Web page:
MONDAY, Dec. 6 (HealthDay News) -- Even as fewer Americans have
sought psychotherapy for their depression, antidepressant
prescription rates have continued to climb in recent years, a new
"This is an encouraging trend as it suggests that fewer depressed Americans are going without treatment," said study author Dr. Mark Olfson, a professor of clinical psychiatry at Columbia University/New York State Psychiatric Institute in New York City. "At the same time, however, the decline in psychotherapy raises the possibility that many depressed patients are not receiving optimal care."
"While progress is being made in increasing the availability of depression care, a mismatch is opening up between clinical evidence and practice," Olfson cautioned. "For many depressed adults and youth, a combination of psychotherapy and antidepressants is the most effective approach. Yet, only about one-third of treated patients receive both treatments, and the proportion receiving both treatments is declining over time. Efforts should be made to increase the availability of psychotherapy for depression."
Olfson and his colleagues report the findings in the December
issue of the
Archives of General Psychiatry.
The authors noted that previous research indicated that
depression treatment rose significantly between 1987 and 1997, from
less than 1 percent to nearly 2.5 percent. Antidepressant use among
depressed patients rose similarly, from just over 37 percent to
more than 74 percent. At the same time, however, the percentage of
patients undergoing psychotherapy dropped, from about 71 percent to
Newer medication options (including the introduction of
serotonin selective reuptake inhibitors, or SSRIs), streamlined
treatment guidelines, and improved screening tools accounted for
the bump in overall treatment.
For the study, the researchers analyzed data from two national
surveys on depression, one conducted in 1998 and one done in 2007.
In that time period, there was a small increase in outpatient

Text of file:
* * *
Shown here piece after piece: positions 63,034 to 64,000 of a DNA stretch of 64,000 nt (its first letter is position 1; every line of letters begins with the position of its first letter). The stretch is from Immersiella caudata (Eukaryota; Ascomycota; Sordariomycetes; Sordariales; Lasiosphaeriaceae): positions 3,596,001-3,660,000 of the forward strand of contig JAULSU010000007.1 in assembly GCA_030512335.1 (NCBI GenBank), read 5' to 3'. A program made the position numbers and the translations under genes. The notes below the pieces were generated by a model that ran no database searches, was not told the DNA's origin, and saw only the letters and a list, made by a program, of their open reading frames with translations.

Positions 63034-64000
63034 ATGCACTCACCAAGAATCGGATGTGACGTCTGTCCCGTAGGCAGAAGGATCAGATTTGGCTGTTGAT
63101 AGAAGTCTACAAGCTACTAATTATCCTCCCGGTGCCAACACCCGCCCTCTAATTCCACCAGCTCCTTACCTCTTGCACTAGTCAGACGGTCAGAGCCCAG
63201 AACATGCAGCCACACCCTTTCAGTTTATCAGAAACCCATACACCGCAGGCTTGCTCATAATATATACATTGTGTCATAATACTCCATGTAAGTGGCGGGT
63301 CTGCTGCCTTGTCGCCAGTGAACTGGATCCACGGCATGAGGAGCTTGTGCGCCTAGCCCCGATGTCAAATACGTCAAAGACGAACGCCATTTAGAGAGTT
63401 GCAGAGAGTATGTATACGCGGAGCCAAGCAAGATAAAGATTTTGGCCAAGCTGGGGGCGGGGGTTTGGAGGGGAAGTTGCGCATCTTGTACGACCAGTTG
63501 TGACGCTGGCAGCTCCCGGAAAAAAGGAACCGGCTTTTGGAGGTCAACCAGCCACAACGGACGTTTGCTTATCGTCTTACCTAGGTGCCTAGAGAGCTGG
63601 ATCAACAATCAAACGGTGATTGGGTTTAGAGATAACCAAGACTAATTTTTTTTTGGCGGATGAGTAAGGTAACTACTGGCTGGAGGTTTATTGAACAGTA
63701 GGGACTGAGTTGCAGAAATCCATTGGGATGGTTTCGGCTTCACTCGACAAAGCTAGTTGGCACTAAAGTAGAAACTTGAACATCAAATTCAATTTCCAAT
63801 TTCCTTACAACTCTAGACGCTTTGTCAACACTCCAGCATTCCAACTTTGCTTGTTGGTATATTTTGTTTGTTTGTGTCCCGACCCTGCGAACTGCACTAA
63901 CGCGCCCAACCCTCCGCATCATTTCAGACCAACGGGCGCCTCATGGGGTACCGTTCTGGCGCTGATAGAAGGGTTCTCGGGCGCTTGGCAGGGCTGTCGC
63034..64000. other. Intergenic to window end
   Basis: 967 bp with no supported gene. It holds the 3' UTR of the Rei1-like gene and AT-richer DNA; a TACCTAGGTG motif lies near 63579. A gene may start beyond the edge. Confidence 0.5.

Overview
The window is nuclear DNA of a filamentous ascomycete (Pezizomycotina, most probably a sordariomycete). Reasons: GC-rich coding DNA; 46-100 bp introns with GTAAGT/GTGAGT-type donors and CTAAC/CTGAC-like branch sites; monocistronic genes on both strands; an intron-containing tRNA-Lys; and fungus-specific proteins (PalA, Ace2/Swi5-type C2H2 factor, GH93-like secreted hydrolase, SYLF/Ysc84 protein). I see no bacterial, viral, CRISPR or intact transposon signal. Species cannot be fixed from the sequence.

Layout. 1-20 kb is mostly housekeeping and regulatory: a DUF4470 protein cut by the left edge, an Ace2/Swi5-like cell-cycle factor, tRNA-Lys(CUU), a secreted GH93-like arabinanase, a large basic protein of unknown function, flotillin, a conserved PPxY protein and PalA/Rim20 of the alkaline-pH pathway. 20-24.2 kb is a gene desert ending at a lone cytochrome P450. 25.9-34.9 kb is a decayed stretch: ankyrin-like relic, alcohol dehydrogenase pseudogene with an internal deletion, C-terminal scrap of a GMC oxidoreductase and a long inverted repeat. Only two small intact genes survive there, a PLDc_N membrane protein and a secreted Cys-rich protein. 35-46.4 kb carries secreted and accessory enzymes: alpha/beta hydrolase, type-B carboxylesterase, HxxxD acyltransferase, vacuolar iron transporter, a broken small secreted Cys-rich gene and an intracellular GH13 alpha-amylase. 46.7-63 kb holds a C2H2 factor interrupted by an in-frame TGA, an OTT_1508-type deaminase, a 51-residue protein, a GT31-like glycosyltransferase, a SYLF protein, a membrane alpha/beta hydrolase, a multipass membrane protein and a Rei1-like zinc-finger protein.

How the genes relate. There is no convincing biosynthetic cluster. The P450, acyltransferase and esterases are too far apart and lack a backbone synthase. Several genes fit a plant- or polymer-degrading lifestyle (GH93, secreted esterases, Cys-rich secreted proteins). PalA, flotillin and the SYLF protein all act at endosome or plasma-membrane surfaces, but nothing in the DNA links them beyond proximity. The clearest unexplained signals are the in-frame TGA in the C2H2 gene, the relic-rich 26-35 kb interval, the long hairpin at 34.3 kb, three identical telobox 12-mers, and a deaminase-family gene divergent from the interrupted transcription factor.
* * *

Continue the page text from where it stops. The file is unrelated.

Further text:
treatment rates (from 2.37 per 100 people to 2.88 per 100 people),
and only a nominal bump in antidepressant use.
However, the percentage of patients seeking psychotherapy for
depression plummeted, from nearly 54 percent to just above 43
The study authors theorized that a number of factors are driving
the trend, not all of which reflect patient preferences. For
example, they pointed out that the rise in the rate of prescription
drug use may have slowed somewhat as a result of safety concerns,
particularly with respect to their usage among younger
At the same time, Olfson and his team noted that today's health
insurance coverage often provides payment for cheaper medicinal
treatments, while placing strict limits on more expensive
"I don't see these trends as alarming," said Dr. Michael W. O'Hara, a professor of psychology at the University of Iowa, in Iowa City. "Especially given that it seems to me that there's a lot more visibility to depression and an increasing acceptance to it being treated in general. It's just that the proportion of people being treated with prescription drugs has been going up relative to psychotherapy."
"Now my experience is that many patients say they prefer to just talk to somebody," O'Hara noted. "But certainly it's true that there are many barriers to that, such as the fact that getting psychotherapy requires some effort, you have to go someplace, it may cost you more out-of-pocket, and there may be more stigma involved than just taking drugs."
"It's also the case that one of the things we're seeing as well is that antidepressant medication is now very heavily marketed directly to the consumer," he added. "I would argue that there has been a dramatic increase in TV, radio, print ads advocating that patients take these medications. Now think about the last time you saw an ad for cognitive behavioral therapy for depression. You probably never have. So where are the shoppers going to go? They'll go to the place that is advertising. I'm not saying that's good or bad or anything. But it's certainly a factor."
In a second study published in the same journal, a Canadian team
from Centre for Addiction and Mental Health in Toronto found that
mindfulness-based cognitive therapy appears to be as effective as
antidepressants at helping successfully treated depression patients
The findings stem from work with 160 depression patients between
the ages of 18 and 65, some of whom were offered counseling in
place of antidepressants to help them learn to track and influence
their own thinking patterns during moments of sadness.
For more on the treatment of depression, visit the
U.S. National Institute of Mental Health.
Please be aware that this information is provided to supplement the care provided by your physician. It is neither intended nor implied to be a substitute for professional medical advice. CALL YOUR HEALTHCARE PROVIDER IMMEDIATELY IF YOU THINK YOU MAY HAVE A MEDICAL EMERGENCY. Always seek the advice of your physician or other qualified health provider prior to starting any new treatment or with any questions you may have regarding a medical condition.
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